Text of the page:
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Subwoofer thud... Help

Discussion in 'Subwoofers' started by pandrew, Feb 3, 2003.

  1. pandrew

    pandrew
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    I've recently connected my speakers (Elac Cinema 2) to my receiver (Yamaha RX-V630) and have this annoying problem.

    Whenever I change from one DSP program to another (i.e Prologic to Prologic II) I get a thud sound from the subwoofer.

    The subwoofer is connected via the LFE jack on the receiver.

    Does anyone know what could be causing this and could the sub or amp get damaged ?

    Also can someone explain what a RCA ground loop is?
     
  2. Tim1968

    Tim1968
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    I have a Yamaha AX620 and a philips sub and have exactly the same problem, like you i would appreciate any advise out there that could help..
     
  3. Ken

    Ken
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    I had a similar thing happen with a Denon about a year ago, the LFE channel eventual stopped working. The thump could damage your driver, it tore mine apart in the end. You may have a different problem, feel how much it is moving the cone.

    Ken
     
  4. Andywilliams

    Andywilliams
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    The problem is caused by pulling the sub cable out of the sub or receiver while powered up.There is a capacitor that you damage (in the receiver)by doing this it isnt much though to get it repaired or if your amp is under warranty shouldnt cost you anything so long has you dont mention pulling any cables out while switched on.From memory yamahas suffer most with this happening.
     
  5. IanLongstaff

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    Was about to post a question on exactly the same issue and saw this thread, so here's my experience.
    I bought a set of Mission FS-1 speakers and a Panasonic SAXR55 amp. Both are brand new and I have EXACTLY the same symptoms that you have. Changing function on the amp causes a thump.
    I went back to Panny and they said "Sorry Guv, nothing wrong with our kit"
    I went to Mission and got the same response, only a bit shorter.
    In the end I took it to a local repair shop and commissioned them to do me a report. After 6 weeks of poking and prodding, they said they located it to an incompatibility of the 2 components and that it was caused by the "floating earth" The act of physically change a function, required that the signal be earthed and as both components have a floating earth, the receiver dumps it to the sub.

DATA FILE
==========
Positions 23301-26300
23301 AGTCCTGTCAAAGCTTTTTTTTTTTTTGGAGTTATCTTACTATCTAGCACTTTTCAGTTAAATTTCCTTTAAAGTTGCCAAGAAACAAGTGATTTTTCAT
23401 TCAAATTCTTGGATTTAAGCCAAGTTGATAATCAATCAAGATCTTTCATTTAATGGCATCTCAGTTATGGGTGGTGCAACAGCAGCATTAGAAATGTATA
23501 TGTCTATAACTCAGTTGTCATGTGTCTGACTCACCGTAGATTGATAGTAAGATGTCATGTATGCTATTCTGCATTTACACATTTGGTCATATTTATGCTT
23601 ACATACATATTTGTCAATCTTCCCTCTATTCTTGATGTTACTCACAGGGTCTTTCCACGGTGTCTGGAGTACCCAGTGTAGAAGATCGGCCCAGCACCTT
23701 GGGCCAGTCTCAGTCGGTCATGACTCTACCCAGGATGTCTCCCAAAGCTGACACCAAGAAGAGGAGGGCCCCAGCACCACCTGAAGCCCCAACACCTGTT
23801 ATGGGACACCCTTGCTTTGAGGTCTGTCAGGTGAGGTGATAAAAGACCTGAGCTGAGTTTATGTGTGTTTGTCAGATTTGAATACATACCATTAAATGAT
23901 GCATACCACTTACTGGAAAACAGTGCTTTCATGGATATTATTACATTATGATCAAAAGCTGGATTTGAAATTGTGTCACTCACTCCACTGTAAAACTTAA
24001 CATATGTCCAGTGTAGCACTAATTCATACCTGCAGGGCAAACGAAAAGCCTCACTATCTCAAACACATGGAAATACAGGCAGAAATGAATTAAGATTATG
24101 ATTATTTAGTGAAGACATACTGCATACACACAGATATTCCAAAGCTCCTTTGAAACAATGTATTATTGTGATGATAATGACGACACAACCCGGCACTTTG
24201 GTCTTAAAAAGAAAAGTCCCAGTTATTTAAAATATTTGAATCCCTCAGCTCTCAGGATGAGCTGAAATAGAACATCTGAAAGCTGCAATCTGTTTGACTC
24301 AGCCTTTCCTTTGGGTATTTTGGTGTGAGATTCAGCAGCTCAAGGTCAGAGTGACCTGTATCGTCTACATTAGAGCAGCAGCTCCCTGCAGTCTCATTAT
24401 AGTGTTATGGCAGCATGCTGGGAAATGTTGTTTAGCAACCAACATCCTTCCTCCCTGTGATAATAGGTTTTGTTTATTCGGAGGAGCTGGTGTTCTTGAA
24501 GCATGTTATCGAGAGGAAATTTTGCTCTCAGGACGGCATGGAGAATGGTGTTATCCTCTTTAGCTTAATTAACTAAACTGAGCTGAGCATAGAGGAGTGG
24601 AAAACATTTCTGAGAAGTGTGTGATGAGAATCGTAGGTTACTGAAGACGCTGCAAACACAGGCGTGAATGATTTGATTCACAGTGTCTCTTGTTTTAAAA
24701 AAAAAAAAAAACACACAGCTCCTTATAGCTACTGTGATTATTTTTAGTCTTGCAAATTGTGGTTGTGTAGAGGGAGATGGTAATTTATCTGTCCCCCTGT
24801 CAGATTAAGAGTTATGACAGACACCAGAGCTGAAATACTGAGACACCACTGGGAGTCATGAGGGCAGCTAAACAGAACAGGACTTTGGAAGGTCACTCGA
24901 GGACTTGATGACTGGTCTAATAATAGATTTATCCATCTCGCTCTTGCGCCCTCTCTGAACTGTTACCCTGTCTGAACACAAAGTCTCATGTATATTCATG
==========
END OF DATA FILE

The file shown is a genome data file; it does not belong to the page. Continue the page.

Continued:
They tried earthing out the receiver to no avail, though they said that if they could have (without damaging the equipment) they would have earthed the 2 together to see what happened.
    In conclusion, they said that I needed to find a receiver that by trial and error, works with my speakers.
    I am therefore quite interested to understand more about this "unplugging of the sub" that has been mentioned on the thread and how I get this checked, just as a sanity check so to speak.
    Finally, the repair man said that although that Panasonic didn't own up to anything, the way that the techie was talking to him, it was his best guess that this is much more widespread than people might think and that the manufacturers don't want to own up to the problem coz as they say, "If you acknowledge a problem, you own it!"
    Thoughts?
     
  6. Andywilliams

    Andywilliams
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  7. IanLongstaff

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    Many thanks Gozo for the link, I hope that Pandrew also gets a resolution!
    Best regards
    Ian
     
  8. 4Real

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    Yes if you connect and fiddle with cables and wires while amp/dvd etc. are still on it could damage something inside!!

    1 - ALWAYS switch off everything COMPLETELY from the MAINS (not standby mode) - tedious but worth it.
    2 - It is a good idea to remove any static build-up on your hands by touching a metal surface - (PC case, C/H radiator etc.)
    3 - NEVER EVER touch the inner/center pins/plugs on phono, component, coaxial, Scart, HDMI, DVI, Firewire RGB, Audio cables etc. (even when system is swtiched off completely)
    4 - DO NOT yank cables in haste to get system up and running again
    5 - DO NOT push cabls in by FORCE because you are in a hurry to hear your new system
    6 - Make sure all wire connections are secure and not loose
    7 - It's a good idea to switch on one component system at a time gradually (Amps then... DVD then... Active Sub... etc.)
    8 - Make sure volume on all connected components are turned down very low before switching on.
    9 - It's good practice to turn volume down "reasonably" before switching off
    10 - Avoid using really old degraded cables -(years old) if you can; Don't fold cables too rigedly/tightly when storing away. Better to wind it up in a circle.

    Yes, most on the list are common sense but hey... :cool:
     

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